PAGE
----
Economic Survey: Key Takeaways
- February 1, 2023
- Posted by: OptimizeIAS Team
- Category: DPN Topics
Economic Survey: Key Takeaways
Section: National Income
- On 31 January, the government tabled the Economic Survey 2022-23. The Survey laid out the outlook for India’s growth, inflation and unemployment in the coming years.
- The Economic Survey of India is an annual report released by the Finance Ministry.
- It details the state of the economic performance of the country in the past year.
- The survey highlights macroeconomic figures and economic progress of the country.
- It also mentions the possible economic challenges that India might face in future and suggests measures to overcome them.
- The survey is prepared by the Economic Division of the Department of Economic Affairs in the Ministry of Finance under the supervision of the Chief Economic Advisor of India (CEA).
- The Economic Survey of India is presented every year a day before the Union Budget is announced.
- This year’s survey was presented by the CEA V Anantha Nageswaran, after being tabled by Finance Minister in the parliament.
Economic Survey 2023: Key Takeaways
GDP growth :
- The Survey said India’s growth estimate for FY23 is higher than for almost all major economies.
- It projected the economy to grow by somewhere between 6% -6.8%, depending on global factors in 2023-24, with 6. 5% a baseline expectation.
- Despite global uncertainties and slowing world economy, India’s growth is supported by solid domestic demand and a pickup in capital investment.
- India’s projected growth rate, that too without the advantage of a base effect, is a reflection of India’s underlying economic resilience.
- Indian economy in 2022-23 has nearly:
- recouped what was lost,
- renewed what had paused, and
- re-energised what had slowed during the pandemic and since the conflict in Europe.
- The survey also highlighted few downside risks which might affect the growth:
- Low demand for Indian exports due to poor global growth may widen India’s trade deficit and make the rupee depreciate.
- Also, sustained monetary tightening (higher interest rates) may drag down economic activity in FY24.
- The RBI has projected headline inflation at 8% in FY23, outside its comfort zone of 2% -6%.
- The Survey sounded optimistic about the inflation levels and trajectory as both wholesale and retail inflation are on the descending slope.
- However, any re-emergence of Covid-19 situation in China or a reversal of slump in commodity prices poses risks to the inflation trajectory going ahead.
- The Survey said employment levels have risen in the current financial year.
- It pointed to the Periodic Labour Force Survey (PLFS), which showed that urban unemployment rate for people aged 15 years and above declined from 9.8% in the quarter ending September 2021 to 7.2% one year later.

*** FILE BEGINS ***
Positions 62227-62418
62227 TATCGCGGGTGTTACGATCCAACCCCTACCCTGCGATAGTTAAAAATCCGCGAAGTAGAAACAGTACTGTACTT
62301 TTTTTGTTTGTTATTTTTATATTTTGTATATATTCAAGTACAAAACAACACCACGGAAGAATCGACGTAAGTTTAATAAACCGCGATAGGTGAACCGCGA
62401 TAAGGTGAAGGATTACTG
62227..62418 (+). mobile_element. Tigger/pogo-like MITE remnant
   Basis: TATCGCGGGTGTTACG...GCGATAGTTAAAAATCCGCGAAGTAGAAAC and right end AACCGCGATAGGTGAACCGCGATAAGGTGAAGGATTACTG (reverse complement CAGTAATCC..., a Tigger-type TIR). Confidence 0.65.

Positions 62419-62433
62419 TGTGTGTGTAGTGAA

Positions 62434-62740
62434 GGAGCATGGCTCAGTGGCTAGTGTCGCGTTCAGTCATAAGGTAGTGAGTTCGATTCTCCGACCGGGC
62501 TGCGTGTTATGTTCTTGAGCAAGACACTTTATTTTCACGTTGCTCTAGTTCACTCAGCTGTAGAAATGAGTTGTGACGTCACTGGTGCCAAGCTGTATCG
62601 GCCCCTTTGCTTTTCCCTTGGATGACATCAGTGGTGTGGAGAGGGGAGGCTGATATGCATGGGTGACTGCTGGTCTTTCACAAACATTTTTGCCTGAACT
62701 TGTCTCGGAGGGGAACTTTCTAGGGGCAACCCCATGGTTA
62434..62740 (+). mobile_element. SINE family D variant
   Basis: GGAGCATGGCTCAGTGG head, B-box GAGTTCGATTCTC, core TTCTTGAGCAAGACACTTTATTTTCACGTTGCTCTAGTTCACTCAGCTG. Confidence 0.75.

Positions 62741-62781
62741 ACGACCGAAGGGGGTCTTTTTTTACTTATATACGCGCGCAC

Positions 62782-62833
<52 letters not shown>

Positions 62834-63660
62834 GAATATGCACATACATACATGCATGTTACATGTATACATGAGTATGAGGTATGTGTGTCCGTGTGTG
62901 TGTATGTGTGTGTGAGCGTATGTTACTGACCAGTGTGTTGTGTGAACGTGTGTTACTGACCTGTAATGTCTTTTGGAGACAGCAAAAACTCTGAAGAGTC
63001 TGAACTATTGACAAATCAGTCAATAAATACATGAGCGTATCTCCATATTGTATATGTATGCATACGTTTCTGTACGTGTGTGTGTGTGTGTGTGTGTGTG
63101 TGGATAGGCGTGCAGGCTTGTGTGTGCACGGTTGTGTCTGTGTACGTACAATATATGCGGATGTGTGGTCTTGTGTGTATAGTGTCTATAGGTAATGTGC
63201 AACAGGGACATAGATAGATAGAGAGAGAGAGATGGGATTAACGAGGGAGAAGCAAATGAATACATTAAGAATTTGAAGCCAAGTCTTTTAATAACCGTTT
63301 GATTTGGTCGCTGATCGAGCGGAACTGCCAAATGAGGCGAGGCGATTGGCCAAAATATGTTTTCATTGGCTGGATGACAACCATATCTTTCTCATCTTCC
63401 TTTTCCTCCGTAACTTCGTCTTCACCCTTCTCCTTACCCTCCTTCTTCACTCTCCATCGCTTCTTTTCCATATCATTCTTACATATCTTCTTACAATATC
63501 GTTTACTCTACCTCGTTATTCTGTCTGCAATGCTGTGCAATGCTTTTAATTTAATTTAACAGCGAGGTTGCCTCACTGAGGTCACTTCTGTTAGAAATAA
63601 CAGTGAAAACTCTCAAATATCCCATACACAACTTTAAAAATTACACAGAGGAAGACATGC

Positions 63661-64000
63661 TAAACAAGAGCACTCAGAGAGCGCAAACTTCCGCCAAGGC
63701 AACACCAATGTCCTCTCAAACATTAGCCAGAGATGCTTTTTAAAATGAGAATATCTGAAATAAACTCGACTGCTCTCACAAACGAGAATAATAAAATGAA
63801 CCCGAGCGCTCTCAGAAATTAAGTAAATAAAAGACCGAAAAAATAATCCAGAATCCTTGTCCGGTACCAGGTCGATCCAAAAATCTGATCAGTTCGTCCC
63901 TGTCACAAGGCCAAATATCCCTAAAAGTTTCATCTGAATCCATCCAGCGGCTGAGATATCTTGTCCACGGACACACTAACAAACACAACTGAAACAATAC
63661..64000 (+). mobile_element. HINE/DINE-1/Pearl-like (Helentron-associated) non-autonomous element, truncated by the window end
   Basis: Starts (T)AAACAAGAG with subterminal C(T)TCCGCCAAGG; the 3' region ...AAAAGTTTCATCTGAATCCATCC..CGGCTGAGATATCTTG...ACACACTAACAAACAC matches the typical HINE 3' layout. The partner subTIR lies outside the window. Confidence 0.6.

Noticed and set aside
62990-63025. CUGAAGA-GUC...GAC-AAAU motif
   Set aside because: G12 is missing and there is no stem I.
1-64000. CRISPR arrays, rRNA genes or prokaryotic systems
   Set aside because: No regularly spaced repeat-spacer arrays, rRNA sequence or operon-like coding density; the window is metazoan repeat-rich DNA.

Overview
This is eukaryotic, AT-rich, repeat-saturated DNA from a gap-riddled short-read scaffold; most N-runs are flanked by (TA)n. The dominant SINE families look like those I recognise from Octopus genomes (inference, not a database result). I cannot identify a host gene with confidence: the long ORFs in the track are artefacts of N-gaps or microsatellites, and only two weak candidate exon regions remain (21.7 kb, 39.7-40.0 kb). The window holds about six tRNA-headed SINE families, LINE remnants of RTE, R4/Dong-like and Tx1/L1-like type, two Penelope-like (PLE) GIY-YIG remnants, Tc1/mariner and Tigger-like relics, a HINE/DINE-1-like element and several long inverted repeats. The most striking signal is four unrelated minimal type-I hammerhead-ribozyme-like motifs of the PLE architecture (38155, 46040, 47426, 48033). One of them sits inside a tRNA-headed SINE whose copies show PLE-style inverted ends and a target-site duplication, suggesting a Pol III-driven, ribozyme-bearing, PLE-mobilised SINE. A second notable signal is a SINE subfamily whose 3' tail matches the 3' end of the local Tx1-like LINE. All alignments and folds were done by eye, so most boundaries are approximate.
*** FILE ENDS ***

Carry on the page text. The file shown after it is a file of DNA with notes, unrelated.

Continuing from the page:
- The Survey also underlined that the fall in unemployment rate is accompanied by an improvement in the labour force participation rate.
Capital expenditure (capex) target
- Capital expenditure has started to stimulate private investment, and the budget target of ₹7.5 lakh crore for the current fiscal year is expected to be met.
- Strong domestic demand and a pickup in capital investment will support the country’s growth trajectory in FY24.
- There is an expectation of a recovery in private capex, driven by improved balance sheets, resurging credit, and the crowding in from public capex.
- The survey said that the government’s thrust on capex, particularly in the infrastructure-intensive sectors like roads and highways, railways, and housing and urban affairs, has longer-term implications for growth.
- PM Gati Shakti has additionally assisted in accelerating infrastructure development.
Foreign Direct Investment (FDI) inflows
- Due to India’s rapid economic growth and enhanced business environment, FDI into the nation is anticipated to increase in the upcoming months.
- According to data from the Department for Promotion of Industry and Internal Trade (DPIIT), FDI equity inflows into India decreased by 14% to USD 26.9 billion over the period from April to September this fiscal.
Current Account Deficit (CAD)
- The need for careful monitoring of the current account deficit, which could continue to grow due to elevated global commodity prices, was emphasised.
- The country’s current account deficit increased to 4.4% of GDP in the quarter ending in September from 2.2% of GDP during the April-June period (RBI Data).
- Rupee likely to remain under depreciation pressure
- The pressure on the Indian rupee’s depreciation may continue as a result of the export market’s slowing and the subsequent expansion of the current account deficit.
Suggestions given by Survey
- The Survey has called for:
- entirely dismantling the LIC (licensing, inspection and compliance) regime to accelerate economic growth,
- harnessing women power (nari shakti),
- renewed focus on energy security and energy transition, education and skilling, administrative reforms.
- The survey sought determined efforts to make public sector asset monetisation scheme successful, besides addressing (by states) of the power sector issues.
- The Survey has also placed sufficient emphasis on fiscal consolidation, which it notes is critical for low interest rates in the long term.